But step out of the shack and ankle deep into the lukewarm water and the atmosphere is very different. The music is further away so you’re once again in control of your body. One’s eyes are given a break from the Star Wars disco lights. It’s only from the beach that you can truly appreciate the beauty of a full moon and the pristine silver light is playfully exchanges with Arabian Sea. The haphazardly organised fireworks offer yet more colours that challenge the vast, black sky.

Lying back on the sand, in a circle with the friends I came here with, I have found, as my mum says, ‘my coordinates in the universe’. It is a dream you never quite wake up from.

Tuesday, February 9, 2010

Gosta Green

The snow that crunches underfoot is winter's parting shot. It isn't daunting mountain snow, it is crisp, polite English snow that folds away gently beneath you. The transparent blizzard that cuts away at my exposed face and manages to creep past the defences of my scarf, makes me - for a split second - hate my second favourite country in the world. Like a hoard of gloating frost-demons, the wind dances and pounces and howls about my ears. But Gosta provides refuge for weary youth; shelter from the wind and the rain and coursework. There is an unmistakable warmth that greets you as soon as you close the door behind you, that unique blend of carefree conversation and warm air purring as lager caresses it.

My university doesn't really have a campus. All the rooms are contained in one gigantic, Soviet style building. It's like a palace that a colour-blind Inland Revenue accountant would have built. The halls of residence aren't much to look at either. The lake is a puddle and the library is about as inspiring as yoghurt.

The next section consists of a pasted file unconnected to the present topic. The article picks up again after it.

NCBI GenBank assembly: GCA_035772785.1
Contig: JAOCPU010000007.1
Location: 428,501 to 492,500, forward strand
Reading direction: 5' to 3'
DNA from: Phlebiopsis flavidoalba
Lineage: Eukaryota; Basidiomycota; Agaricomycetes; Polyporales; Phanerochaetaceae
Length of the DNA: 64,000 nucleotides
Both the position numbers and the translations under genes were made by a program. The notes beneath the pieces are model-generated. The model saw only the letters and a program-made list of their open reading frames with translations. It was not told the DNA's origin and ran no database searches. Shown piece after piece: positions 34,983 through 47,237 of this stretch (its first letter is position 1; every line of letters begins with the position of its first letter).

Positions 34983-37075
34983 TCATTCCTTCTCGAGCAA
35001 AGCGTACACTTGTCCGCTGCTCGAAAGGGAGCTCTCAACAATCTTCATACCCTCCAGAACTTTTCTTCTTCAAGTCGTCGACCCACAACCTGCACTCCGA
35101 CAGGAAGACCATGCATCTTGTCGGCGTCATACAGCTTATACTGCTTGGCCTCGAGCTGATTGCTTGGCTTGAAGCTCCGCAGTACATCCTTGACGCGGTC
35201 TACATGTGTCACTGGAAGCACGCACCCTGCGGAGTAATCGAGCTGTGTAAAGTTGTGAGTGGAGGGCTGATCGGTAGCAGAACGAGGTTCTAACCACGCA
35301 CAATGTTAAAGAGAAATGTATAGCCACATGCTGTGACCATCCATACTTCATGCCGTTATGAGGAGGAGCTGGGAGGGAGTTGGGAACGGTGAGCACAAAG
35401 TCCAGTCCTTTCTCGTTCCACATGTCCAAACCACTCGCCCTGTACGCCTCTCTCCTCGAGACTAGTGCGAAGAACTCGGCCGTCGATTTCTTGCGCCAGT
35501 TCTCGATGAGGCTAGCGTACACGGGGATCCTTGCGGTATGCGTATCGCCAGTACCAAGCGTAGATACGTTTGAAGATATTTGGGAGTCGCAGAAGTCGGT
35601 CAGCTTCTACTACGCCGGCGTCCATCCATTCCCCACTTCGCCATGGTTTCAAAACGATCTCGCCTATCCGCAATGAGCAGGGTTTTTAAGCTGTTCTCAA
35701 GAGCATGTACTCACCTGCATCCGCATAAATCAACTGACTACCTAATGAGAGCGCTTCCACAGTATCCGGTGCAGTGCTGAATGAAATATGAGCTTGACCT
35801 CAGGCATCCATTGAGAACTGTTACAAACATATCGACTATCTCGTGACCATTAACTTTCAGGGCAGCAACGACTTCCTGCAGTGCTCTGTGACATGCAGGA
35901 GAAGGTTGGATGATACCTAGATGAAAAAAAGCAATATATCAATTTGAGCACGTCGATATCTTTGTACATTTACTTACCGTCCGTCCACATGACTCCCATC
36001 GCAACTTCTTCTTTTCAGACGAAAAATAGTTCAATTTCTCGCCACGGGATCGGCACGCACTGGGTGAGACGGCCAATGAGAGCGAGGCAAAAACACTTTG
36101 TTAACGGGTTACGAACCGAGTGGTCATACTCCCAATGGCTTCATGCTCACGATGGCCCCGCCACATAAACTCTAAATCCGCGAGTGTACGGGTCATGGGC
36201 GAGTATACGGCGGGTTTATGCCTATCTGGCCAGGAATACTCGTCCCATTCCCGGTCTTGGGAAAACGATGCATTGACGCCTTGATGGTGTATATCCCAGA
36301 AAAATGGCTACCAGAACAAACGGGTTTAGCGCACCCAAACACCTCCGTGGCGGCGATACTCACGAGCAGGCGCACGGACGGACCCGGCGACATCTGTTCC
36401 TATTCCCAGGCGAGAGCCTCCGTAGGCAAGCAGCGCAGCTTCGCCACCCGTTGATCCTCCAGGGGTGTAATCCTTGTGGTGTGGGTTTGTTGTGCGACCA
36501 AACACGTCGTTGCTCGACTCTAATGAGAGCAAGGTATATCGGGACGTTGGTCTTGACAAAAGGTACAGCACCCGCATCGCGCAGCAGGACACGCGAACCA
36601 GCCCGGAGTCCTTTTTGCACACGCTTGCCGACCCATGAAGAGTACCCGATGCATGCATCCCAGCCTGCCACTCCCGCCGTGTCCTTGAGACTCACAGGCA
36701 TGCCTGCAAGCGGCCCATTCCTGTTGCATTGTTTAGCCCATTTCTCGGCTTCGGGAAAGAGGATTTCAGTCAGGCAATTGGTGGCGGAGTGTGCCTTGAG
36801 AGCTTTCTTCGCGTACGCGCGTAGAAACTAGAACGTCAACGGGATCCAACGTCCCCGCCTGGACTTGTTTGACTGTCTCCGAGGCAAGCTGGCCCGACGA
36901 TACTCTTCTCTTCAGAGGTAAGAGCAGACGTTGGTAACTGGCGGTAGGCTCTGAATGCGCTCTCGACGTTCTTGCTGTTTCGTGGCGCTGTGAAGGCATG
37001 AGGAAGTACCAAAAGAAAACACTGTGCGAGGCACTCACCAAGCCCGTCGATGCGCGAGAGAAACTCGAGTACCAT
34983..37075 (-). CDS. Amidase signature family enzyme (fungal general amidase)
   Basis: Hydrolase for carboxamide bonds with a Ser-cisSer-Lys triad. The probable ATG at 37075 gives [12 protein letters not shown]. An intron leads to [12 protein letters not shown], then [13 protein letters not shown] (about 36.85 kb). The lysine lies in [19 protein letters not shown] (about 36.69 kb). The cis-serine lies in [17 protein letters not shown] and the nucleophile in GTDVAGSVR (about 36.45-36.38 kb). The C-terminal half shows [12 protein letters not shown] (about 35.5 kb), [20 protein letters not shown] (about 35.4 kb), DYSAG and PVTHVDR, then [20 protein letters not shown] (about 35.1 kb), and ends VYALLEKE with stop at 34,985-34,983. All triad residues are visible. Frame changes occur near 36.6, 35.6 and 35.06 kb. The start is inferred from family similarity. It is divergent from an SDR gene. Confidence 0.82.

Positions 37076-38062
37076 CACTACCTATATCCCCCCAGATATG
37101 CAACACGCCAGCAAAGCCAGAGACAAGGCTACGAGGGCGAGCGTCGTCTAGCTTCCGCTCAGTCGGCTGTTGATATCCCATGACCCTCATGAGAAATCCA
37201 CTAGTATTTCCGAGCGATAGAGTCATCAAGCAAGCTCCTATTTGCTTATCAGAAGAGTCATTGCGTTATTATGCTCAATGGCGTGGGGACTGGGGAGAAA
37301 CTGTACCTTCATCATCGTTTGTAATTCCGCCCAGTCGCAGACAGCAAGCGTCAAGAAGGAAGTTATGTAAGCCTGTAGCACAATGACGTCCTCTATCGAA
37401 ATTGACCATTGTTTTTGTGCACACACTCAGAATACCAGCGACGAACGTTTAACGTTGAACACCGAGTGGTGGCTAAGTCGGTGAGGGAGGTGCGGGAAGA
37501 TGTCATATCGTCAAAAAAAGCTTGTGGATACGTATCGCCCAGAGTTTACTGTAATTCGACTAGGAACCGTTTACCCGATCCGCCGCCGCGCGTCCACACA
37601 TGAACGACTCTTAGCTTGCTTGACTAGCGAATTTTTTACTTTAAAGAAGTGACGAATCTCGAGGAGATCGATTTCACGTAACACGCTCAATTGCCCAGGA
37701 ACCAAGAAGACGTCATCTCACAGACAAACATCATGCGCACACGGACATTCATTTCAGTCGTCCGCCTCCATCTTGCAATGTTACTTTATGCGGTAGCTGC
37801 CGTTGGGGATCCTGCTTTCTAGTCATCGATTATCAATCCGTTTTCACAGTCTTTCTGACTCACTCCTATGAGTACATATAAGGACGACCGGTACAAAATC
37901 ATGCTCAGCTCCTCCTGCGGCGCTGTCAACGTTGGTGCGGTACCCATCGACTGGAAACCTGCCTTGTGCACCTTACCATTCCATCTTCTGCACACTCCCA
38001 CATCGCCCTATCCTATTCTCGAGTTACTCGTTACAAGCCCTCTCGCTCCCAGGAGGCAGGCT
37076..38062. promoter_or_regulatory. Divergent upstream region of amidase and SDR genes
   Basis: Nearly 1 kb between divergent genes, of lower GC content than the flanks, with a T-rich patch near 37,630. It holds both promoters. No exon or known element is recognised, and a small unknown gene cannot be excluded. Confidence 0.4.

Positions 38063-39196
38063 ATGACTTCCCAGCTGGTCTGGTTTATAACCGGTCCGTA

But walk past all that, just for a minute or so, and feast your eyes on my favourite part of England. Gosta is so much more than a pub. I feel like I'm insulting it when I class it as merely another watering hole for procrastinating students. The Pub is an idea that is celebrated in England - and I celebrate with them.

All over the world, bar owners have tried to rebuild the atmosphere in a British pub. It needs to be experienced first hand though. 'Tuesday night, when the footy is on' is something that needs to be experienced. The lighting is perfect: no squinting needed here - shades of red-orange lap at strangers faces and provide just the right contrast to the deep green of floodlit football pitch on the projector screen. When the cheesy music (which everyone loves deep down) is switched off and the commentary and surround sound of the stadium flicker into life and you take a sip of crappy cold beer and exhale in satisfaction anyway, you will know what I'm on about.

I love England.